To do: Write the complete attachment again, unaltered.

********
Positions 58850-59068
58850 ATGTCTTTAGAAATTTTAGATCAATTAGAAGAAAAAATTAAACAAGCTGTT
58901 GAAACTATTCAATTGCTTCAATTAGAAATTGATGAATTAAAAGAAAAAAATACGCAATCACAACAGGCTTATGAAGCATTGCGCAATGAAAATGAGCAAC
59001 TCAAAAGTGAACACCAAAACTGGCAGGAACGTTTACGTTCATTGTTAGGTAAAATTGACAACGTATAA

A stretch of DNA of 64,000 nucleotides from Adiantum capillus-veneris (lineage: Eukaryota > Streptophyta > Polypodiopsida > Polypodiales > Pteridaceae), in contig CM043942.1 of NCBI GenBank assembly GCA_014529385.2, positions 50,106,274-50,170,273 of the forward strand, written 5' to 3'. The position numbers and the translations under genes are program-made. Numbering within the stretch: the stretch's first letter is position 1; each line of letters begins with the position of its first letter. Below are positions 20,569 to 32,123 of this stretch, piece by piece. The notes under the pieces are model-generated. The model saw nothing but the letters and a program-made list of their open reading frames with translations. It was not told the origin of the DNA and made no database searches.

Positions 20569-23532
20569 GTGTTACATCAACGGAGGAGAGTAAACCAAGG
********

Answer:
Positions 58850-59068
58850 ATGTCTTTAGAAATTTTAGATCAATTAGAAGAAAAAATTAAACAAGCTGTT
58901 GAAACTATTCAATTGCTTCAATTAGAAATTGATGAATTAAAAGAAAAAAATACGCAATCACAACAGGCTTATGAAGCATTGCGCAATGAAAATGAGCAAC
59001 TCAAAAGTGAACACCAAAACTGGCAGGAACGTTTACGTTCATTGTTAGGTAAAATTGACAACGTATAA

A stretch of DNA of 64,000 nucleotides from Adiantum capillus-veneris (lineage: Eukaryota > Streptophyta > Polypodiopsida > Polypodiales > Pteridaceae), in contig CM043942.1 of NCBI GenBank assembly GCA_014529385.2, positions 50,106,274-50,170,273 of the forward strand, written 5' to 3'. The position numbers and the translations under genes are program-made. Numbering within the stretch: the stretch's first letter is position 1; each line of letters begins with the position of its first letter. Below are positions 20,569 to 32,123 of this stretch, piece by piece. The notes under the pieces are model-generated. The model saw nothing but the letters and a program-made list of their open reading frames with translations. It was not told the origin of the DNA and made no database searches.

Positions 20569-23532
20569 GTGTTACATCAACGGAGGAGAGTAAACCAAGG